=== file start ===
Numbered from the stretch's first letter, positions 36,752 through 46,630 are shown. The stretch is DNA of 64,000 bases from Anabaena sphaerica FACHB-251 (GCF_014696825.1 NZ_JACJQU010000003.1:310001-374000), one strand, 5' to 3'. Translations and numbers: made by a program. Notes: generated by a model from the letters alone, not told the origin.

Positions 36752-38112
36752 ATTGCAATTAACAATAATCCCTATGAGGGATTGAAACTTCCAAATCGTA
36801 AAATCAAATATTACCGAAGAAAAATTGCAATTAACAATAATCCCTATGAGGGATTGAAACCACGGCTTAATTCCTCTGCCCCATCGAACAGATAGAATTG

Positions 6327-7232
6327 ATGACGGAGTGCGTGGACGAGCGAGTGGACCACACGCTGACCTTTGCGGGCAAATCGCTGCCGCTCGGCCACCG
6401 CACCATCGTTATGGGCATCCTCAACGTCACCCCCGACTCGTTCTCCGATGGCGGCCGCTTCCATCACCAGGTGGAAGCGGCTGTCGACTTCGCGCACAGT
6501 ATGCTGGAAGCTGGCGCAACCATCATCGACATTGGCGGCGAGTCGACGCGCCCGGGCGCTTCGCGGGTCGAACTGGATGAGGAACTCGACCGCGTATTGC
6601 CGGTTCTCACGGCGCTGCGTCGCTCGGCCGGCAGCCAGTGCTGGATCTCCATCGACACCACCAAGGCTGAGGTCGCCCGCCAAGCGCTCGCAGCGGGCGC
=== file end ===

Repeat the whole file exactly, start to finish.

Numbered from the stretch's first letter, positions 36,752 through 46,630 are shown. The stretch is DNA of 64,000 bases from Anabaena sphaerica FACHB-251 (GCF_014696825.1 NZ_JACJQU010000003.1:310001-374000), one strand, 5' to 3'. Translations and numbers: made by a program. Notes: generated by a model from the letters alone, not told the origin.

Positions 36752-38112
36752 ATTGCAATTAACAATAATCCCTATGAGGGATTGAAACTTCCAAATCGTA
36801 AAATCAAATATTACCGAAGAAAAATTGCAATTAACAATAATCCCTATGAGGGATTGAAACCACGGCTTAATTCCTCTGCCCCATCGAACAGATAGAATTG

Positions 6327-7232
6327 ATGACGGAGTGCGTGGACGAGCGAGTGGACCACACGCTGACCTTTGCGGGCAAATCGCTGCCGCTCGGCCACCG
6401 CACCATCGTTATGGGCATCCTCAACGTCACCCCCGACTCGTTCTCCGATGGCGGCCGCTTCCATCACCAGGTGGAAGCGGCTGTCGACTTCGCGCACAGT
6501 ATGCTGGAAGCTGGCGCAACCATCATCGACATTGGCGGCGAGTCGACGCGCCCGGGCGCTTCGCGGGTCGAACTGGATGAGGAACTCGACCGCGTATTGC
6601 CGGTTCTCACGGCGCTGCGTCGCTCGGCCGGCAGCCAGTGCTGGATCTCCATCGACACCACCAAGGCTGAGGTCGCCCGCCAAGCGCTCGCAGCGGGCGC